‘Enlacing’ - clipping.

clipping. [sic] have always flirted with the bleeding edge of experimental hip-hop. Last year’s horror-flecked There Existed An Addiction To Blood now has a sequel, Visions Of Bodies Being Burned, and it is no less harsh. On Enlacing, Daveed Diggs veers violently between Lovecraft and a trap house; “All of the cataracts floating outside of your vision are inching in […] put a pound of joy up in a pill then crush it down to powder.” Diggs and co have always had a knack for making the abrasive and macabre enthralling, and Enlacing is no different. Louis Griffin

‘Animals’ - Architects

On Animals, the Brighton metalcore giants herald a shift towards a more brooding, deliberate sound. While retaining the bristling aggression of chugging guitar sweeps, the introduction of a measured, swathes of empty space balances the track out to a more atmospheric, almost theatrical piece. This shift is even more present in lead vocalist Sam Carter’s delivery. Far from the typical metalcore style of pitching vocals and gutturals that he became known for including in almost every track, the band seem to be following a Bring Me The Horizon-esque arc of sonic development. Siren-like alarms rip through the bridge, while a distorted reverberation of vocals float just below the surface of the track throughout, suggesting a tentative reach towards a more industrial and electronic leaning sound. With the upcoming album featuring big names from the hard rock scene, including Biffy Clyro and Royal Blood, it seems that the band may be again re-adjusting their sound. Louise Dugan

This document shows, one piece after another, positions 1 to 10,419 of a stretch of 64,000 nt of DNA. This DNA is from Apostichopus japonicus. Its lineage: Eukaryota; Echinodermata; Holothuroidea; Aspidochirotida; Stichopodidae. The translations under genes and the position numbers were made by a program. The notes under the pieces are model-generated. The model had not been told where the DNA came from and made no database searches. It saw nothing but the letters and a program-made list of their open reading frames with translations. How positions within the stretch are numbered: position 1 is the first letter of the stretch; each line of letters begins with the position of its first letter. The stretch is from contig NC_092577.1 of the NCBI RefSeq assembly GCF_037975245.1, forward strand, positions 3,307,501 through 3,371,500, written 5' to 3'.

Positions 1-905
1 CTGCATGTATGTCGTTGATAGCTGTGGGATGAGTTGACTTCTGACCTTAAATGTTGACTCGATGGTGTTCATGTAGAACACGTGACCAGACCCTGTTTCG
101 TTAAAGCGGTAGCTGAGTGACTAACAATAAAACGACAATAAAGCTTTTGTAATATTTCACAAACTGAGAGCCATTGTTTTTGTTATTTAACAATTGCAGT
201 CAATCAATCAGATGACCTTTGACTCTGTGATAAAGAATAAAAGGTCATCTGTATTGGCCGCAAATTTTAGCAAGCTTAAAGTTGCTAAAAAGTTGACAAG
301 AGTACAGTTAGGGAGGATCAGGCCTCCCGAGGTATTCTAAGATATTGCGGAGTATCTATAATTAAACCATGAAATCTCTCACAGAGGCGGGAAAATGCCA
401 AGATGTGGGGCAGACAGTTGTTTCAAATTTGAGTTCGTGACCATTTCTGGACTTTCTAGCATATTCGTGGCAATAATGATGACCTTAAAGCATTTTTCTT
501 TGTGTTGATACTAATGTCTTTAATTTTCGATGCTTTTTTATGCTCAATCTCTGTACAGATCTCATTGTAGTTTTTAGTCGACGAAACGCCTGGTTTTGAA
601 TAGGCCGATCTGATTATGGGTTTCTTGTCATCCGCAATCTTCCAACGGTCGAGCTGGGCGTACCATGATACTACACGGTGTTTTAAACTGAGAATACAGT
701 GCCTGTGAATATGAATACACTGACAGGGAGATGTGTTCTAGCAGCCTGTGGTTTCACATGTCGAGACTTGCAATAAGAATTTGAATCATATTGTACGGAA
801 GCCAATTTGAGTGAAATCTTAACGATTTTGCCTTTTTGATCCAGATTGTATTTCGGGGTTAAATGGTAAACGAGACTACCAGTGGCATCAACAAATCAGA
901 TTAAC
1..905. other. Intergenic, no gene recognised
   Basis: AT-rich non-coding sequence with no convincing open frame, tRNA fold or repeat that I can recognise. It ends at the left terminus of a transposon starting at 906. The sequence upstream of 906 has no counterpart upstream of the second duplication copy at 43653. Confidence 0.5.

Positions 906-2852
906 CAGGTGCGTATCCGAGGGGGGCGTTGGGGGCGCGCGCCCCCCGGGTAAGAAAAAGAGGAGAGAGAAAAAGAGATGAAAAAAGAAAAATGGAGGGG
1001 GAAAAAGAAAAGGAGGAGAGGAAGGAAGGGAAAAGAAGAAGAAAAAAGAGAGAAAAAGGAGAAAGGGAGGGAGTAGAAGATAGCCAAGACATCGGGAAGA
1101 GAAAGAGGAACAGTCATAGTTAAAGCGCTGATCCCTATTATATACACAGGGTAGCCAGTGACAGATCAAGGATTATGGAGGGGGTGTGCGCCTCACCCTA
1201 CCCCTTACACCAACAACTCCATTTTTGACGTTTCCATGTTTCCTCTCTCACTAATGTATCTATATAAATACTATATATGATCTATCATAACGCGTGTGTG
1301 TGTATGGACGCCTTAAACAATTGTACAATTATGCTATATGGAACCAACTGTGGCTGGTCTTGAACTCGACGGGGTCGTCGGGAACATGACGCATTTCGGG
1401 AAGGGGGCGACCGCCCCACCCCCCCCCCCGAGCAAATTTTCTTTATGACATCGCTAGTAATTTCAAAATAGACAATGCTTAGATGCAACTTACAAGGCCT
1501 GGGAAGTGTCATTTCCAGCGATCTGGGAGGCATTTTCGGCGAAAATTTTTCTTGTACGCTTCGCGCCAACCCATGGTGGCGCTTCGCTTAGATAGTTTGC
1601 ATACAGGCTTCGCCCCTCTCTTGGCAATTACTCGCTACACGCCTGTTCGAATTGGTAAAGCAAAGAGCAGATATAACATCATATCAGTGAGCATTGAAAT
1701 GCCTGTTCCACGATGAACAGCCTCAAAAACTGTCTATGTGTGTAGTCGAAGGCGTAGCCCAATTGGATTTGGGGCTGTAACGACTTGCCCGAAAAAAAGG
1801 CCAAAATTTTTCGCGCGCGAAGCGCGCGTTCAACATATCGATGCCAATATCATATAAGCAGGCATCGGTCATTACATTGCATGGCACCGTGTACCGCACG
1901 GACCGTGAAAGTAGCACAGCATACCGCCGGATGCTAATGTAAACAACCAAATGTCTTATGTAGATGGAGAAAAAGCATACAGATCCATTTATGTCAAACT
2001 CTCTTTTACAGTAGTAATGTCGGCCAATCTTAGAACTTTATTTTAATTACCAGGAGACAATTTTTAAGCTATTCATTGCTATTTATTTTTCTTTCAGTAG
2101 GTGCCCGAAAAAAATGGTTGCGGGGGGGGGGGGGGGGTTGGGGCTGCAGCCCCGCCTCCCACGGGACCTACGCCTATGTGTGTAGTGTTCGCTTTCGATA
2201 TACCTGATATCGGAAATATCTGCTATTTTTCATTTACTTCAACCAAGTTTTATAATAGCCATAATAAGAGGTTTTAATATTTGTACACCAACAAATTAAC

‘Green Eyes’ - Arlo Parks

There are few artists right now that possess the capability of producing such complex narratives as rising London artist Arlo Parks, whose arrival on the scene almost twelve months ago was a turning point for British R&B. With devastatingly intimate and insular lyrics narrating sentiments of heartache, love, loss and turmoil, latest single Green Eyes is a heartfelt release to accompany the news that debut record Collapsed in Sunbeams will be released on January 29th via Transgressive Records. An affirmation towards self-acceptance, featuring backing vocals and guitar from Clairo, Green Eyes celebrates self-discovery and adolescence, with the purpose of uplifting and comforting listeners going through the current era of confusion, isolation and doubt. Following similar sonic tropes that were present in Black Dog and Hurt, Green Eyes navigates judgement and self-acceptance in a relationship, with lyrics “Of course I know why we lasted two months / Could not hold my hand in public / Felt their eyes judgin’ our love,” shining light on societal attitudes towards LGBTQ+ relationships. Few artists are capable of producing a rich array of sonic and lyrical narratives in such short space of time. Arlo parks is not like most artists, however. Ben Standring

‘Crash’- Nilufer Yanya

Crash marks the return of Nilüfer Yanya, the West London it-girl of guitar pop. Yanya laid the groundwork for artists such as Beabadoobee with her debut LP Miss Universe, blending grunge-y guitars and R&B hooks with ease. The same arch irony and bracing vulnerability found on that album is present on Crash, the first single from a forthcoming EP entitled Feeling Lucky. But noticeably missing are the manic, overdriven guitars that Yanya cut her teeth on; is this the start of her shift towards a more conventional style of pop? Only time will tell. Louis Griffin


Edited by: Louise Dugan